Where seen? According to Ng, in Singapore, there is only
one treelet found at Sungei Tampines. Occupies a narrow niche in the
mangrove forest; occuring in the back mangrove communities or on the
banks of tidal rivers farther inland. According to Hsuan Keng, it
was rare and found in Kranji and Pasir Ris. According to Tomlinson,
it is found from the Ganges Delta, Myanmar through Southeast Asia
to China, the Ryu Kyu Islands and southern Japan. In the south, it
is restricted to Sumatra and northern Borneo. It occupies a narrow
niche, typically in the back mangrove or on banks of tidal rivers
further inland. It is nowhere abundant. It was previously known as
Features: A small shrub or tree
growing to 7m tall. No buttresses or pneumatophores. Bark smooth,
greyish or reddish brown.
Leaves narrow oblong or oval (7-12cm), glossy, arranged
opposite one another. Leaf stalks sometimes pinkish. Stipules flattened but slightly twisted at the
Flowers (1.5-2cm long) white, calyx usually with 5-6 slender lobes,
in clusters of usually 4 up to 9 flowers. According to Tomlinson,
the flowers are pollinated by insects as nectar is secreted in the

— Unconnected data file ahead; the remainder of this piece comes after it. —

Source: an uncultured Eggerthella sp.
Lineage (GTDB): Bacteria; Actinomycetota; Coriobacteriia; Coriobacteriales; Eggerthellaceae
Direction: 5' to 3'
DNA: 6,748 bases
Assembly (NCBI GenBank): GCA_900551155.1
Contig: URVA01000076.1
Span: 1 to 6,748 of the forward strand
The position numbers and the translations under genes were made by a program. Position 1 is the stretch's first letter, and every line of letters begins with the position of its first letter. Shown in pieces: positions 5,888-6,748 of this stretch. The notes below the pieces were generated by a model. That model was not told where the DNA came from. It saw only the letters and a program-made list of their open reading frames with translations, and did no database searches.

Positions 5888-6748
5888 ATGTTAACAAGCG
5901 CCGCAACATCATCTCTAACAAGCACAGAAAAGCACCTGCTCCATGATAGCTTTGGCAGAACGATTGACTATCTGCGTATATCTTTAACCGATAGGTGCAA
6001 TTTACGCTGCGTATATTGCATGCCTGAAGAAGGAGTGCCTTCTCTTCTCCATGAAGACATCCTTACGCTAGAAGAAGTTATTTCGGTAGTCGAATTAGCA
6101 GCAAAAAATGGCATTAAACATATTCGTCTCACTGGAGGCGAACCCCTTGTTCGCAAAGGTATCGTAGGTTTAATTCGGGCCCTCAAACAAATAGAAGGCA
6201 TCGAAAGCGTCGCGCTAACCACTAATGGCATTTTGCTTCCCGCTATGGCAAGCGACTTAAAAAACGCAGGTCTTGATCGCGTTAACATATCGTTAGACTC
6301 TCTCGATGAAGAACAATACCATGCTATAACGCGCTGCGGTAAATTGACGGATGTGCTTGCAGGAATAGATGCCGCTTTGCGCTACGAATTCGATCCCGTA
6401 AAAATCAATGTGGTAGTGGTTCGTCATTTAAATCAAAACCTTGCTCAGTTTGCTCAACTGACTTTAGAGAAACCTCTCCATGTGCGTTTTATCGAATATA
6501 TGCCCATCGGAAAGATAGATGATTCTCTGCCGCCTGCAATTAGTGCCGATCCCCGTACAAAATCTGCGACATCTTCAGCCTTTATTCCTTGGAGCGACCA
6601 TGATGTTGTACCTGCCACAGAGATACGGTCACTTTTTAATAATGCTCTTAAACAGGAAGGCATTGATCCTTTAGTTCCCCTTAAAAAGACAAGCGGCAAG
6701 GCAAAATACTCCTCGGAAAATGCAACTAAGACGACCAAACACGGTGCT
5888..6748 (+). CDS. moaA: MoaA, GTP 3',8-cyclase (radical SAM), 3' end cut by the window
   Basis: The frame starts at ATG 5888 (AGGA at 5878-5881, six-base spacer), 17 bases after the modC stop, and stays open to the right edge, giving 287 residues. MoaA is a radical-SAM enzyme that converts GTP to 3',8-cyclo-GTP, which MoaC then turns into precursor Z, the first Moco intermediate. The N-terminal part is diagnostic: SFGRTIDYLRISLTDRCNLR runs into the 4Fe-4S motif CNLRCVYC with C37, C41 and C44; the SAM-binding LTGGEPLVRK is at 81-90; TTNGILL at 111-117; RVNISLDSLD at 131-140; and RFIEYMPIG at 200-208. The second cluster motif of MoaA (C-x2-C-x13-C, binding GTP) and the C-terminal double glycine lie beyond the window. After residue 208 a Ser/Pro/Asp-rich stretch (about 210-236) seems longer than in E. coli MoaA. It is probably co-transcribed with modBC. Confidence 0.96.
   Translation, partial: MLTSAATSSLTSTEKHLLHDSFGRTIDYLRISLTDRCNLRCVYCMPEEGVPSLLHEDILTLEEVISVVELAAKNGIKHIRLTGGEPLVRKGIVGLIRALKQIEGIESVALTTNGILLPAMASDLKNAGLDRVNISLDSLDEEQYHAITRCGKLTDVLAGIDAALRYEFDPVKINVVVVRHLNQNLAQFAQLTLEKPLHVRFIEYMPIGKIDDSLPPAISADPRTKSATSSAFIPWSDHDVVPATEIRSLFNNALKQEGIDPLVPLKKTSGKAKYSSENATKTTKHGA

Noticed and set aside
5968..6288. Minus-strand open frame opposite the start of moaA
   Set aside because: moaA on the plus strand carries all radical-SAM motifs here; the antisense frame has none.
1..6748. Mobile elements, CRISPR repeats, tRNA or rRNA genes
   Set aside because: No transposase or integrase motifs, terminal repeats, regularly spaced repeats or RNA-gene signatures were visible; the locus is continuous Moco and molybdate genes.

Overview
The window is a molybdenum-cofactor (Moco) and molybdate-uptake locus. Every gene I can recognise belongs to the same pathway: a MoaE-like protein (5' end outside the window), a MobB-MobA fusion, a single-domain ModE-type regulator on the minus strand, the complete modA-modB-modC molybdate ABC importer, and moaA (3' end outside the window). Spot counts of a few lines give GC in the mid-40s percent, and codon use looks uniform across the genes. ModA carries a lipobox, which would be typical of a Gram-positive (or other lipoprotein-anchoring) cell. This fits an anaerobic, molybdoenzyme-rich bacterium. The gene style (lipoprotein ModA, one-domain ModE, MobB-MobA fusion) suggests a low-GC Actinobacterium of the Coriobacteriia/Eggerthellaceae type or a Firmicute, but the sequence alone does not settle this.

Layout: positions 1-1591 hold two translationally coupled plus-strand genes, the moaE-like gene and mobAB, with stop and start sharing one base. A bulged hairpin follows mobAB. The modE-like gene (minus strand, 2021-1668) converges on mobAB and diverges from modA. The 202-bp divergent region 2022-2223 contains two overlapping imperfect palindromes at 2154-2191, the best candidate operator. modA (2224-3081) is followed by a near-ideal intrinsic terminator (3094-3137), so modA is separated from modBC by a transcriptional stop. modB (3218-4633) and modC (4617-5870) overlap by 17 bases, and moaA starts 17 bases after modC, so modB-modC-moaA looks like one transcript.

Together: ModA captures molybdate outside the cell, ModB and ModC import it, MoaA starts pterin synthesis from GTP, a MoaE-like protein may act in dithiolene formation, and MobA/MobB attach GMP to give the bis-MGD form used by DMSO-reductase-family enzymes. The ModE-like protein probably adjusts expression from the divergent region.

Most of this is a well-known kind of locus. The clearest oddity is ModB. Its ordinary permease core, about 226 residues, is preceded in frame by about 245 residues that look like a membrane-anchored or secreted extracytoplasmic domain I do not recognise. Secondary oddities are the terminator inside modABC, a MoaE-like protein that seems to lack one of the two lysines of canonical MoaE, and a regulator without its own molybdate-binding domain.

well developed calyx cup. He adds that the flowers attract a diversity
of small flying insects.
Propagule slender (25-40cm long) and tapered at each end, capped by
the persistent sepals whose tips bend backwards to the fruit stalk.
uses: According to Burkill, the timber is too small for
any real value and it only used for firewood.
Status and threats: This plant
is listed as 'Critically Endangered' on the Red List of threatened
plants of Singapore.
Pasir Ris, Aug 09
washed up on the shore.
Changi, Oct 11
Pinkish leaf stlaks, flattened stipule.
on Singapore shores
- Hsuan Keng,
S.C. Chin and H. T. W. Tan. 1990, The
Concise Flora of Singapore: Gymnosperms and Dicotyledons.
Singapore University Press. 222 pp.
E. J. H., 1997. Wayside
Trees of Malaya: in two volumes.
Fourth edition, Malayan Nature Society, Kuala Lumpur. Volume 1:
1-476 pp, plates 1-38; volume 2: 477-861 pp., plates 139-236.
P. B., 1986. The
Botany of Mangroves
Cambridge University Press. USA. 419 pp.
G.W. H. and P. K. L. Ng and Ho Hua Chew, 2008. The Singapore
Red Data Book: Threatened plants and animals of Singapore.
Nature Society (Singapore). 285 pp.
I. H., 1993. A
Dictionary of the Economic Products of the Malay Peninsula.
3rd printing. Publication Unit, Ministry of Agriculture, Malaysia,
Kuala Lumpur. Volume 1: 1-1240; volume 2: 1241-2444.